_IMG_20150118_152902596HA!  Now that I’ve lured you onto my “About” page, I guess I’ll rattle on about myself for a moment.  I’m Chris.  Christopher David Hartpence, actually.  In a former life, I was an IT guy, but I always had a love-hate relationship with the corporate world.  I knew that some day, somehow, some way, I would give it the good old American Double Eagle and strike out on my own.  It took a while, but I finally did just that.

As I write these words, I’ve been supporting myself as a freelance writer for two years now.  It’s a positively silly way to make a living, and I made just about every mistake in the book before I figured it all out.

If you’re curious about making a living as a writer, you’ll find a lot of material here to help you on your journey.  You should know, however, that it’s not for the faint of heart.  When people ask me about it, I like to tell them that for the first few months, until you get your name “out there,” making a living freelancing is a lot like trying to make a living by scrounging around in the cushions of your sofa for loose change.  Get used to the taste of Ramin, and ten for a dollar boxed Mac and Cheese.

Once you DO get your name out there though, and once people see that hey!  This guy can actually write and stuff, it gets a lot easier.  Easier still because if you bear with me, eventually this site will contain posts that outline all the stupid mistakes I made so you can avoid making them yourself.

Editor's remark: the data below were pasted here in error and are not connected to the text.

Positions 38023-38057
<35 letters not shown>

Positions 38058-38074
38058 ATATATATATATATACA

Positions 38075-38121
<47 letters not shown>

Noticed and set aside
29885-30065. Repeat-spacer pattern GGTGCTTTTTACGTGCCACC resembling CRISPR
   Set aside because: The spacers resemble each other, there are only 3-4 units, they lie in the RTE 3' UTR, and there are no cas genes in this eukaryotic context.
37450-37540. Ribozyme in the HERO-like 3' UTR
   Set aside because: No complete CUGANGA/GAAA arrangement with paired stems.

The blog is meant to be about more than just that though.  In addition to the writing, I’m also a game designer.  A couple years ago, a buddy of mine asked me a question that quite literally changed my life.  The question was this:  “Chris, do you think it’s possible to design a (computer) game in such a way that the simple act of playing it can ‘change stuff’ in the real, physical world?”

My first impulse was that the notion was ridiculous.  Of course that wasn’t possible.  The digital world is the digital, the physical world is the physical, and there’s just no point of intersection.

But the idea would not leave me alone.  It stayed there, like a shard of glass in my mind, because what if…I mean, what IF it was possible to do something like that?

So I started experimenting.

For six months I put the question through every game design theory I knew, and even invented a couple of new ones (and a new kind of math) in an attempt to answer the question in the affirmative.

I got nothing but headaches for my efforts, and was about to give up.

In fact, I HAD given up.  I got roaringly drunk, and was about to Skype my buddy Daniel and tell him not to ever, EVER ask me a question like that again.  My fingers were actually poised over the keyboard to type the message when I saw it…just hovering there about six inches above the monitor in virtual space.  In my mind’s eye.

A graphical representation of exactly how it could be made to work.

I wrote a short, rambling, drunken draft of the idea and sent it to Daniel, asking him to “break it.”  To show me the flaw in my thinking.

After two weeks, he concluded that he couldn’t.

It was only then that he told me he’d only been kidding around when he asked me that question, but from that kidding around, a new game was born.  One that really CAN change stuff in the real world when you play it, so in addition to stuff about the writing, you’ll find stuff about the game too.  It’ll be fabulous.  Wait and see.

Thanks for sticking with me, and shoot me a note if you want to see a post on a particular somethingorother.